Jack Giroux’s Top 10 Movies of 2015

Ex Machina

5. Ex Machina

“What does it really mean to be human?” is often a question posed in science-fiction. Novelist-turned-screenwriter-turned-director Alex Garland has asked that question in the past (Sunshine, The Beach), but he does it best in Ex Machina, exploring the selfishness and hubris of humanity. What makes Ava (Alicia Vikander) “human” is exactly what makes Caleb (Domhnall Gleeson) and Nathan (Oscar Isaac) human: she’s driven purely by her own desires. What would really happen if some alcoholic super genius bro created A.I.? It wouldn’t be a pretty picture, and that’s certainly the case in Garland’s cynical (or honest) sci-fi thriller. The artificial intelligence, most likely, would be an extension of us, and Ava is very much her father’s daughter.

THE HATEFUL EIGHT

4. The Hateful Eight

Here’s a Quentin Tarantino film that’ll grow richer with time. At first, I knew The Hateful Eight was great fun, but it took a few more viewings to realize it’s a genuinely great movie. Once you know the film’s second half, details before the intermission take on new meaning. The first 90 minutes feature some of Tarantino’s most dramatic and suspenseful writing to date, while the last half is a bloody, vicious standoff. Despite being set mostly in one location, The Hateful Eight is a true epic. All the characters are so richly drawn, with tantalizing backstories. Some of the stories hinted at, like Major Marquis Warren’s (Samuel L. Jackson) chilling and funny recollection of General Sandy Smither’s (Bruce Dern) son, are told by somewhat unreliable protagonists — but whether they’re true or not, they’re still stories you’d kill to see told on the big screen. A whole world gets painted in Minnie’s cozy haberdashery.

Emily Blunt in Sicario

3. Sicario

Director Denis Villeneuve is one of the most exciting directors working today. With Prisoners and Enemy, he made a commercial thriller and an art house horror picture, respectively — two wildly different but equally unnerving dramas. With Sicario, the director crafts his most efficient, heart-pounding experience yet. The sparse exposition, the moral ambiguity, and the three excellent performances make for an unforgettable experience. Sicario is almost more of a horror movie than it is a thriller. Even a shot of a wristband sends a chill down your spine.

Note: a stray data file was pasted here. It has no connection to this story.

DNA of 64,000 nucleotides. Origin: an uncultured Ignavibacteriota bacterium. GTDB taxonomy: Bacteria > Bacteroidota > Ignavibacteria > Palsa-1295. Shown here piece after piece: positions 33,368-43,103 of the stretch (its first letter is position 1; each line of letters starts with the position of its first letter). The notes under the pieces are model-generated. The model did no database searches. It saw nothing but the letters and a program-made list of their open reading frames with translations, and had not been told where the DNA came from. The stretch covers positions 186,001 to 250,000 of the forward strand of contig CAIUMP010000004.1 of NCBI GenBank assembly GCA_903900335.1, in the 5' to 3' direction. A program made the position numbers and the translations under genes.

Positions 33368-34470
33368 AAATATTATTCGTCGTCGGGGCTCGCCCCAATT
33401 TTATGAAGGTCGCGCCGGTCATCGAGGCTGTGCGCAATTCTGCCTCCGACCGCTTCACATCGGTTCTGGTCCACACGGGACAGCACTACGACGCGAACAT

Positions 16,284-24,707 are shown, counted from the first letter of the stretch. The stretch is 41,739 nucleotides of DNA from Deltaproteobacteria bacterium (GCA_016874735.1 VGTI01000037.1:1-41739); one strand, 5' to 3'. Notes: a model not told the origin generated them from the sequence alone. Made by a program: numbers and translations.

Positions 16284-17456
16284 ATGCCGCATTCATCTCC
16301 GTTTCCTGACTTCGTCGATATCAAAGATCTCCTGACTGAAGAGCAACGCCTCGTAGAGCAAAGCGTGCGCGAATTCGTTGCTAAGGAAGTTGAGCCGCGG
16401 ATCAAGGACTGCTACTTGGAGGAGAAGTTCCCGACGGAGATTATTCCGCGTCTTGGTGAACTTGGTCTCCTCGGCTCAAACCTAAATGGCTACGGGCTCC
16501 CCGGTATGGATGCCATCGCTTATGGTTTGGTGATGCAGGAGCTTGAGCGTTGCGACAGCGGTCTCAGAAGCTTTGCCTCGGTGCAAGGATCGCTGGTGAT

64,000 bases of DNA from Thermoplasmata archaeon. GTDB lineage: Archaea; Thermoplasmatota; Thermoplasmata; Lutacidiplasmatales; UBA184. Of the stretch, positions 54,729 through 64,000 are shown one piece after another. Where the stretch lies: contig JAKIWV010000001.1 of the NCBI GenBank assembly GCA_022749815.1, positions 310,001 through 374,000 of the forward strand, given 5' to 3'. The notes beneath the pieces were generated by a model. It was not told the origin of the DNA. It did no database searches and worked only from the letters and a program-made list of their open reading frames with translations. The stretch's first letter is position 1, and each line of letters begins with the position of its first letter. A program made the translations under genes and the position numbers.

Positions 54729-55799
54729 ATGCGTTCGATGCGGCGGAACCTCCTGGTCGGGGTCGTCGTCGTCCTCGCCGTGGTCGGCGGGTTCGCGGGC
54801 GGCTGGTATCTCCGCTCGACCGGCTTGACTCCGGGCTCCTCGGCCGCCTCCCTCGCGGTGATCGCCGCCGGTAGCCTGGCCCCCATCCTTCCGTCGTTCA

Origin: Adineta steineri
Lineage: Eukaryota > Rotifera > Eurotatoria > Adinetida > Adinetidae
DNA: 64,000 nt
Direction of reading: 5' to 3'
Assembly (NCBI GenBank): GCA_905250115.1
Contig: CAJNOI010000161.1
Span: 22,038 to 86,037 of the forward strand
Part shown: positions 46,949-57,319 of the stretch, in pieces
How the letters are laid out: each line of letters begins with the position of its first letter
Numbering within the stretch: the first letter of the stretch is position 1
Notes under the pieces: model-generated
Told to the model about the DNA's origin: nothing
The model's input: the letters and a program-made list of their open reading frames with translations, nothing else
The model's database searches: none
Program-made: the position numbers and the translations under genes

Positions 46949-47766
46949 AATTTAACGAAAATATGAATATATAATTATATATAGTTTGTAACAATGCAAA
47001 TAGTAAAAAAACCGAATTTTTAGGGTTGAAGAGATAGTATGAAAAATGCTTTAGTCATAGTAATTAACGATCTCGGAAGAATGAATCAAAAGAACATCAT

Mad Max Fury Road - Max and Furiosa

2. Mad Max: Fury Road

If Red Bull didn’t taste like utter garbage, I’d say George Miller‘s Mad Max sequel is Red Bull put on celluloid. Mad Max: Fury Road feels like a movie that’s been bottling up in Miller for years — which it had been — and then burst out of him. Some have said this sequel is youthful in its high-octane energy, but it takes a wise master to make an action movie of this caliber — one that doesn’t lose sight of story and character amidst the muscular, practical action. Its clean, bold plot points breeze by almost unnoticed, thanks to minimal dialogue, while the visceral momentum of its nonstop chase propels the audience towards a cathartic conclusion.

The Diary of a Teenage Girl trailer

1. The Diary of a Teenage Girl

This directorial debut left me in tears at the Sundance Film Festival. The immensely talented Marielle Heller has made an honest and vibrant coming-of-age tale. Between the beautiful hand-drawn animation, the enlightening and clever narration, and Bel Powley’s versatile performance, this is an incredibly intimate subjective picture. We experience the world as Minnie does. What’s exciting for Minnie is portrayed as exciting, no matter how devious her acts are, and the same goes for any moments of pain and confusion she encounters. The Diary of a Teenage Girl is uncompromising and touching, never judging its troubled and deeply funny characters. Heller’s adaptation of Phoebe Gloeckner‘s graphic novel contains a level of empathy and sensitivity we don’t see often enough.

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